Living in food deserts confers elevated CV risk in CAD
Increased risk for adverse CV events in adults with CAD is associated with living in food deserts, with adults living in low-income areas having significantly worse outcomes, according to findings published in the Journal of the American Heart Association.
Heval M. Kelli, MD, of the division of cardiology, department of medicine at Emory University, and colleagues assessed the effect of living in food deserts on adverse CV events using a cohort of patients with suspected or confirmed CAD.
“Given our prior work showing that area income drives the unfavorable cardiovascular disease risk profile and disease burden, we hypothesized that living in [a food desert] would be an independent risk factor of adverse cardiovascular outcomes, independent of the traditional risk factors, and it would be largely driven by low area income, not the level of access to food,” Kelli and colleagues wrote.
The study comprised 4,944 adults (mean age, 64 years; 64% men; 22% black) who underwent cardiac catherization in the Emory Cardiovascular Biobank. Outcomes of interest were MI and death. Median follow-up was 3.2 years.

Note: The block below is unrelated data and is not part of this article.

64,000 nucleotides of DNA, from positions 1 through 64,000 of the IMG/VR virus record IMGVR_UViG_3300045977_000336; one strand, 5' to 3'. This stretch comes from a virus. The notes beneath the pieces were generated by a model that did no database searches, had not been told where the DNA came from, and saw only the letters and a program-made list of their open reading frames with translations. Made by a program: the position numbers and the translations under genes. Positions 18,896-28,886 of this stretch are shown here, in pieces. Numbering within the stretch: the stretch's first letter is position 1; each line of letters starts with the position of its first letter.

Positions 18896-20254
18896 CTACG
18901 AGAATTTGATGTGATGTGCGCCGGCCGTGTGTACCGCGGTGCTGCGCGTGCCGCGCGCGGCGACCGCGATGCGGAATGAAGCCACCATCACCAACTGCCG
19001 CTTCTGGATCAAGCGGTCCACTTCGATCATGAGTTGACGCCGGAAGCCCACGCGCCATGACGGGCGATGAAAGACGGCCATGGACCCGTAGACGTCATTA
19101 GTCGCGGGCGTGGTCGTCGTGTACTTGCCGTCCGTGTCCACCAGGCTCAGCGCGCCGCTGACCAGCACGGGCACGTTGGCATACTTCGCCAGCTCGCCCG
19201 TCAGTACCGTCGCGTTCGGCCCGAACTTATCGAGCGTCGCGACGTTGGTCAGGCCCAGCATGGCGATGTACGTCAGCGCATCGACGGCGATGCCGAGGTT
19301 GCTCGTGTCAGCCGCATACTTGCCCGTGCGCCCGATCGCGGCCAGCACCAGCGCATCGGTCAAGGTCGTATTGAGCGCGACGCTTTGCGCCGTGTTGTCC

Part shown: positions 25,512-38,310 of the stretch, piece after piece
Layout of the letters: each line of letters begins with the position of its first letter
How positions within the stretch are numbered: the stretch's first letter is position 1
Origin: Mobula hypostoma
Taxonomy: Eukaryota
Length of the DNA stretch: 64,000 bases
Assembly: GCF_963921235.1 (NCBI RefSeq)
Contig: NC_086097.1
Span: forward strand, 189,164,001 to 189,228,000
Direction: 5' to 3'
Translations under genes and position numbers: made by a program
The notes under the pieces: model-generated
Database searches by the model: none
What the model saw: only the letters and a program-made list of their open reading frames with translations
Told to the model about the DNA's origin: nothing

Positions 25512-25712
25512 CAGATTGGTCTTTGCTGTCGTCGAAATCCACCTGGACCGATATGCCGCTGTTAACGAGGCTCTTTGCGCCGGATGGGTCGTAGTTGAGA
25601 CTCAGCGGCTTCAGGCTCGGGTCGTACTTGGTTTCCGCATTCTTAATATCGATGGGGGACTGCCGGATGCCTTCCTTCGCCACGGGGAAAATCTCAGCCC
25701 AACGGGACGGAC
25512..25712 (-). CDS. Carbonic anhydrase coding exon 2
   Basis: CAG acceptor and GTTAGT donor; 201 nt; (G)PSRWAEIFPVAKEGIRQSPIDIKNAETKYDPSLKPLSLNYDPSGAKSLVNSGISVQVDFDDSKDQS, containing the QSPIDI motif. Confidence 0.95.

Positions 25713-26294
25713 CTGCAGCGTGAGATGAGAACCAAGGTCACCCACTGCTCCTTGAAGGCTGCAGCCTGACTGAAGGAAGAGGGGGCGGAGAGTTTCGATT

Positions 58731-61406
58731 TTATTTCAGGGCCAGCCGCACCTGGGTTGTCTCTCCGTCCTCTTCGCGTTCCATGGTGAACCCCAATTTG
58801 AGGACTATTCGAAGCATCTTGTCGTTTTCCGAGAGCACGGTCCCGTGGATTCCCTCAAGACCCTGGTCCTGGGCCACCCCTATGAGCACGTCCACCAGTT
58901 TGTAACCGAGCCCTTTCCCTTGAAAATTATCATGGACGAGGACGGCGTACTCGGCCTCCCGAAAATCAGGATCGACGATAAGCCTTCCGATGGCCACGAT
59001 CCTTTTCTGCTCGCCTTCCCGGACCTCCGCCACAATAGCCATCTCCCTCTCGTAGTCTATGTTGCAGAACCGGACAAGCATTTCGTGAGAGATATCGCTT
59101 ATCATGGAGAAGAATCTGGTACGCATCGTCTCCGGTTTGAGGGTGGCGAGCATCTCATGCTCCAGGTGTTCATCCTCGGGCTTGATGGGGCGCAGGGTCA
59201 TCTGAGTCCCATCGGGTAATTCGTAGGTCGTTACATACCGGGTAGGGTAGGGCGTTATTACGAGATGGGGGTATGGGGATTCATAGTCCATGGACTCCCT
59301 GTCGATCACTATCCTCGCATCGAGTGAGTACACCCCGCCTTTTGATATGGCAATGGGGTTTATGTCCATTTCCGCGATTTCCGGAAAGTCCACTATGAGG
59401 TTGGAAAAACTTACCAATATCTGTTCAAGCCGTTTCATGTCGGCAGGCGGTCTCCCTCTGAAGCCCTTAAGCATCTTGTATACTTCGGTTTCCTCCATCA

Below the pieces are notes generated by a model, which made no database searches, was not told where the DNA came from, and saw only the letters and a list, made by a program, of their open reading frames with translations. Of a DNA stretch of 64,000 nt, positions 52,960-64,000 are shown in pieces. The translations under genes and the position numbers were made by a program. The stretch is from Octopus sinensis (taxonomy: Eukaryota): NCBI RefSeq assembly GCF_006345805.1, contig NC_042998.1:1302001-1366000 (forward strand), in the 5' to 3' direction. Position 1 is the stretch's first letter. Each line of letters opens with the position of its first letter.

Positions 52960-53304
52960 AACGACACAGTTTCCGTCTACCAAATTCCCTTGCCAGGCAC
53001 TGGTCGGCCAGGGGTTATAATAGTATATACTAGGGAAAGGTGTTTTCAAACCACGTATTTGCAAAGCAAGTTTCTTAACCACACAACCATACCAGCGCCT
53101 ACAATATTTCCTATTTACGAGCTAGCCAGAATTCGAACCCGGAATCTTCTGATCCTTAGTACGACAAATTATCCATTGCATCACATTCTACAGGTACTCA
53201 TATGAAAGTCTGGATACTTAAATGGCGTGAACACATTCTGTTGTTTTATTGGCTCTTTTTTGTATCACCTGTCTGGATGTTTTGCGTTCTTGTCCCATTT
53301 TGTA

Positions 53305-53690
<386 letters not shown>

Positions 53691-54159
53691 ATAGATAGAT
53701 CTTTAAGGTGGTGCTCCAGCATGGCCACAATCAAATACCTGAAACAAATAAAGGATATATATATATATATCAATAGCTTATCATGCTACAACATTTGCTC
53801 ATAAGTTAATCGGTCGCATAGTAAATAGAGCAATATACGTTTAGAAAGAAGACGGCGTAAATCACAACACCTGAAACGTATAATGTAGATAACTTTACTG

According to Kelli and colleagues, 20% of participants lived in a food desert and had a higher adjusted risk for MI (subdistribution HR = 1.44; 95% CI, 1.06-1.95) compared with participants not living in food deserts.
In a multivariate analysis including food access and area income, only living in low-income areas was associated with higher adjusted risk for MI (subdistribution HR = 1.4; 95% CI, 1.06-1.85) and death/MI (HR = 1.18; 95% CI, 1.02-1.35), whereas living in a poor-access area was not significantly associated with either (subdistribution HR for MI = 1.05; 95% CI, 0.8-1.38; HR for death/MI = 0.99; 95% CI, 0.87-1.14).
“The reasons for the risk posed by low-income areas in patients with CAD need further exploration,” Kelli and colleagues wrote. “This realization may help refine and better navigate governmental and nongovernmental resources to low-income areas.” – by Earl Holland Jr.
Disclosures: Kelli reports no relevant financial disclosures. Please see the study for all other authors’ relevant financial disclosures.